The bottomless ungovernable cold, reading the Davenport / Laughlin letters, mostly mid-’eighties. Davenport, about the “monstrous big story” in Apples and Pears (the one so-titled, with the subtitle “Het Erewhonisch Schetsboek: Messidor-Vendémiaire 1981”): “I was trying to be Fourier himself: using sets of ‘correspondences.’ Correspondences have a fascinating history: Jakob Boehme (from Jewish and mediaeval traditions) to Swedenborg to Fourier to Baudelaire to Joyce.” What triggers a sortie to the bookshelf—there’s where the long-sought, ill-remember’d Fourier quote must lie, is what I’m thinking, the one about relations, the one that I consider the “backbone” of metaphorical thinking, “how to write.” Erewhonisch! I find it nowhere! What I find is the Zukofsky epigraph (“A”—23): “since Eden gardens labor, For / series distributes harmonies, attraction Governs / destinies.” Which must be Fourier-quoting. Another string to unwind.
Too, in the Davenport letter (dated 24 March 1985): “Art knows things for the artist.” (Precisely!) And dumbstruck to learn that Davenport and Kenner disagreed on the matter, K., according to D., arguing D. “overdid my Grant Wood iconography [see “The Geography of the Imagination”], because Wood wasn’t aware of what I was showing. Of course he wasn’t. Monet wasn’t aware that in zeroing in on haystacks and the lilypond that he was painting the two states of French soil: the marshlands that had to be drained over a thousand years to get the rich fields in which hay grows.”
Finally, after umpteen meetings, I check the history of “logodaedaly.” (Laughlin praises a Davenport story, a “botanical pastourelle of tumescence,” with “What exquisite logodaedaly!” And I am thinking it’s got to descend out of “word” attaching itself to high-flying sun-struck “Daedalus.” And, sheepishly, got to admit I am perfectly dunderhead’d whence cometh all things Greek: oh, yes, Icarus, yes, certes. I do love how O.E.D. says, discreetly, “rare.” And how the word itself carries two “opposite and opposing” meanings—rather like “peruse”—both “cunning in words, ‘verbal legerdemain,’” and, more anciently, “a goodly shew and flourish of Words, without much matter.” Ah, logomachy!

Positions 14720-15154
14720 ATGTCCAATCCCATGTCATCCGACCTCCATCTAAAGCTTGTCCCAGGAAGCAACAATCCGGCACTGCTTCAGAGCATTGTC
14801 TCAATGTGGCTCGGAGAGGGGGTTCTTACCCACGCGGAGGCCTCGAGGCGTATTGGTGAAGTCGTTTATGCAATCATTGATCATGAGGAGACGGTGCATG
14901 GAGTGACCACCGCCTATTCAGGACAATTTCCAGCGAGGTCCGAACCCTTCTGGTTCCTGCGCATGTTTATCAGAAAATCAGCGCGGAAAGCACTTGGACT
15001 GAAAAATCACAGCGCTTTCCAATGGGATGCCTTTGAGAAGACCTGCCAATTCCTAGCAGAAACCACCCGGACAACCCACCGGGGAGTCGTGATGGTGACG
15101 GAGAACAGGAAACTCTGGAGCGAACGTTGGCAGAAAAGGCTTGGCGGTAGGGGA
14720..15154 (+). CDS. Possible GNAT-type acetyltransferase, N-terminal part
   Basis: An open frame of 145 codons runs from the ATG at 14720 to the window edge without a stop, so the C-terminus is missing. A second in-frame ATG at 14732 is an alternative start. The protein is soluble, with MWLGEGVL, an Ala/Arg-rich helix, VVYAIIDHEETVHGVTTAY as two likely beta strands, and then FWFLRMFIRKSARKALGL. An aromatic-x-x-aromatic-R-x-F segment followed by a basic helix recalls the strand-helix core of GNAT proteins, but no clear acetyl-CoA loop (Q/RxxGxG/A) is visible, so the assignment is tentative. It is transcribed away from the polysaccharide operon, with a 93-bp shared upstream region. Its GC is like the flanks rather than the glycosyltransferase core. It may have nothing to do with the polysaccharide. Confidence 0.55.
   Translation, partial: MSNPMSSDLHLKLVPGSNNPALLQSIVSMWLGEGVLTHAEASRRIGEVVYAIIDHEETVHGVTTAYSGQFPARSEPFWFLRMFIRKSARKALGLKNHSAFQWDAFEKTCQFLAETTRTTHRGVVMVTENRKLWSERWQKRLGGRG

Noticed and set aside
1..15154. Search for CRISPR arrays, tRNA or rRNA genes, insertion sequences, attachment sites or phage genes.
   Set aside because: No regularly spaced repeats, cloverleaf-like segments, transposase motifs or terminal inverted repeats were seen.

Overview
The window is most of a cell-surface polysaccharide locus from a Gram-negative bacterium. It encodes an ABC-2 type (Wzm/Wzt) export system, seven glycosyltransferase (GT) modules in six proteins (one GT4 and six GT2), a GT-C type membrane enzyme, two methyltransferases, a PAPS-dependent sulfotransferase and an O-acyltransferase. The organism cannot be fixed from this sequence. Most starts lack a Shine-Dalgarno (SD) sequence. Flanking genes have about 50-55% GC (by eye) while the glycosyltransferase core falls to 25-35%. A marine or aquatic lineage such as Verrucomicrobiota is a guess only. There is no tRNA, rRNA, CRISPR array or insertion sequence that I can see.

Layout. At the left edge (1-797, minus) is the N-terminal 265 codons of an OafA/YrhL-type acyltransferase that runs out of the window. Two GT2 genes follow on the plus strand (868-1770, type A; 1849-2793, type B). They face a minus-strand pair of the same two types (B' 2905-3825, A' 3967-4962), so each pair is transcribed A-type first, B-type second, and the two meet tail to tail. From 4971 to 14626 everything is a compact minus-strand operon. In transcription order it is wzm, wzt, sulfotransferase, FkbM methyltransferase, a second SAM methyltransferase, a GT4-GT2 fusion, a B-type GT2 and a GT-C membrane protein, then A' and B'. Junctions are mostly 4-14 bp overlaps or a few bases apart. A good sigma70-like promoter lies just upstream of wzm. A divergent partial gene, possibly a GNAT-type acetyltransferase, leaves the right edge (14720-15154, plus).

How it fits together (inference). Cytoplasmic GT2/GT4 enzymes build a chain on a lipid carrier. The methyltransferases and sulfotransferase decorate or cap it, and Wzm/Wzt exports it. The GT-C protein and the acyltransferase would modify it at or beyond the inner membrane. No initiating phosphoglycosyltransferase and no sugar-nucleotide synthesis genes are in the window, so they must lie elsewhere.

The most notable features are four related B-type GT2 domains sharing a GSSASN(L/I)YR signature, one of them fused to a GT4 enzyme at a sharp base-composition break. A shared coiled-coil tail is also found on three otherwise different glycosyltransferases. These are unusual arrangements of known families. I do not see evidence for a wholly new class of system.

And, Davenport trying to straighten Laughlin out about that sperm-fill’d brainpan of Ez’s:
Sperm is from brain to testicles in classical physiology. The mind was the lungs (phrenes) where the voice so obviously originates. The brain was a reservoir of oily gunk which lubricated the joints and made a solution for the seed. Ez’s theory is a wonderful mixture of Homeric anatomy and Romantic understanding of a Renaissance supposition about sperm and manliness. Newton attributed his great brain to never having lost a drop of sperm. (The folk belief was, and is, the opposite: that not expending sperm will drive you crazy.) What Gauguin and Vincent had their tearing fight over in Arles was these two theories. Vincent, a Dutch Baptist, believed that his genius depended on his chastity; Gauguin, a pagan, believed that his genius required a visit every day to the whorehouse over that pool-hall.Which’s got me thinking about Cassius Marcellus Clay, Jr. (a.k.a. Muhammad “I ain't got no quarrel with those Vietcong” Ali) and some semi-clandestine yak with some neighborhood boy about the “issue.” No pre-fight boinking kind of thing.
And, what about Alfred Jarry’s 1902 Le surmâle? Hard to tell if Davenport is inventing or retelling—what jangled my “possible Pynchon-source” bell is the story of a French archeologist who “arrived in Tibet through a tunnel which he entered at Rejkjavik.” See the “iceland spar” search and passing through the earth’s interior in Against the Day.